A Response to Suze Orman's Article
A Response to Suze Orman’s Article
In “How to Take Control of Your Credit Cards”, CNBC host and bestselling author Suze Orman provides her professional opinion on how the we can take responsibility and eliminate credit card debt. With Orman’s advice and a little discipline all debts, either by choice or circumstance, can be cleared up in as little as just a few months. To start taking control of your debts you must learn to bring your interest rates down, protect those new low rates, and possibly seek help extra help through a credit counselor.
First, she encourages everyone to try bringing their rates down “as low as possible”. Orman explains how it can be easy to negotiate a lower rate with your current card issuer if you carry at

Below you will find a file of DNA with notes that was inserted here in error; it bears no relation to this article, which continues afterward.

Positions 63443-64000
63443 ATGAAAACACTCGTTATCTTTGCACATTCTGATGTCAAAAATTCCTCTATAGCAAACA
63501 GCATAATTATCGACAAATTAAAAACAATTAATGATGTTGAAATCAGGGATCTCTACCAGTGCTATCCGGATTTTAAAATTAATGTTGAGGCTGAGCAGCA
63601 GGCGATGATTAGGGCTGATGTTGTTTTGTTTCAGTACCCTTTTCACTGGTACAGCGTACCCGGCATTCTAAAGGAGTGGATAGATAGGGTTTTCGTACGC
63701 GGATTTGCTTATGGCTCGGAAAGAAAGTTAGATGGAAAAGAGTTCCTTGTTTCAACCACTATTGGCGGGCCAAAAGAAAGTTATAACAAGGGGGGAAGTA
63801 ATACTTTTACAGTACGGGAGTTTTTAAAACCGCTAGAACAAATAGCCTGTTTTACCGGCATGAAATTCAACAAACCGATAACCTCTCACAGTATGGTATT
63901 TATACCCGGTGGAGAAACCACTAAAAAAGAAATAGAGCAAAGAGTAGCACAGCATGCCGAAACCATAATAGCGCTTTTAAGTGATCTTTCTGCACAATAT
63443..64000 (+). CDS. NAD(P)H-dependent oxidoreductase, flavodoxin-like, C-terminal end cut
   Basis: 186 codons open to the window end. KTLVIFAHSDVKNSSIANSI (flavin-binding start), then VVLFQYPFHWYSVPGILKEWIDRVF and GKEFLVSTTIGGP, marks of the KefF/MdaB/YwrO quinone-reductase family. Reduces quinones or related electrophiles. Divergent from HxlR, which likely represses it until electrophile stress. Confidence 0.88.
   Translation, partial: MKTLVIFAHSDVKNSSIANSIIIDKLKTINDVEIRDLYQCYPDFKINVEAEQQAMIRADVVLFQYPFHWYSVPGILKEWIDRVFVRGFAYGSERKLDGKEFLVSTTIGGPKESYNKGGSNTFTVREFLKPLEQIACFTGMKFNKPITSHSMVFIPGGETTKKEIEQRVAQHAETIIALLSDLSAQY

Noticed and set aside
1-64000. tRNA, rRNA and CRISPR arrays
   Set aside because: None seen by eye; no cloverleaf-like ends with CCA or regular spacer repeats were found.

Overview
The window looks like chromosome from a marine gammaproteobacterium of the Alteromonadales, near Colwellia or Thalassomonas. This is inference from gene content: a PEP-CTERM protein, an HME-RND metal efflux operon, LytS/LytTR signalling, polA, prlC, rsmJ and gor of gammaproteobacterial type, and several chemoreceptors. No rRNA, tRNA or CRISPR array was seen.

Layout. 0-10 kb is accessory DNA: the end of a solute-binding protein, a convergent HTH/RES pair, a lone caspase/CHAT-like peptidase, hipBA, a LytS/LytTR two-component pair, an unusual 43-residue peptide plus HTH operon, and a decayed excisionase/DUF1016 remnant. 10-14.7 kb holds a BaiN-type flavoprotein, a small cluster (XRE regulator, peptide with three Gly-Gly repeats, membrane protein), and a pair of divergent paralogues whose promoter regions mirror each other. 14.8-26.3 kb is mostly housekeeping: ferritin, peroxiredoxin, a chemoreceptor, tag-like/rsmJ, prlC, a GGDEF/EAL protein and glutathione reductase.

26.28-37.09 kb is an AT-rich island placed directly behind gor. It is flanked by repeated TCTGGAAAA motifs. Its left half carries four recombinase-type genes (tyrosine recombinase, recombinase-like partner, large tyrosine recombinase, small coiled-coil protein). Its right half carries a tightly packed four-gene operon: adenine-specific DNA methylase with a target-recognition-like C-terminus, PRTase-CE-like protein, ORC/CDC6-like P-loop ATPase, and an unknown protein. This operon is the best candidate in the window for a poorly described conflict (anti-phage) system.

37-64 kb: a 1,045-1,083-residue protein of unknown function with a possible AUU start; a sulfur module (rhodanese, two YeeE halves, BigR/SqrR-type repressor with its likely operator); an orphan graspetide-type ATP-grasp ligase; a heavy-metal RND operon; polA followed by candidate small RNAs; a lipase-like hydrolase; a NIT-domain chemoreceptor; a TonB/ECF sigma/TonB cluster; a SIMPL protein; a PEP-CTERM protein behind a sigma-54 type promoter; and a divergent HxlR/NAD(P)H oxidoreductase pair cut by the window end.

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Tuesday and Wednesday he treated himself and his friends to Perkins for breakfast. And on Thursday, my parents started to ask questions after they had signed a package from UPS containing a brand new JVC home theater system. I was never told the exact amount of money he had spent in that short week, but I do remember my parents owning his freedom until he had paid them back, which was sometime near the end of his senior year. Orman briefly touches on the topic of young adults using credit cards. She encourages 20-somethings to “lean on their credit cards if they don’t yet make enough to always keep up with their bills.” This is the case only if you have a steady job and a good chance of advancement within the company. In a 2009 study by Sallie Mae, the nation’s No. 1 financial service company specializing in education, they found eighty-four percent of college students having at least one credit card, a dramatic increase from just eleven percent in late 2004. And even more alarming they also discovered half of college undergraduates had four or more credit cards in 2008. Growing up I was taught if you don’t have the money to buy something, you can’t buy it. This is why it scares me when I see friend’s swiping the plastic for frivolous “wants” instead of only emergency situations. When the inevitable happens and I receive my first card in the mail, I can assure you Suze Orman’s advice will always be in the back of my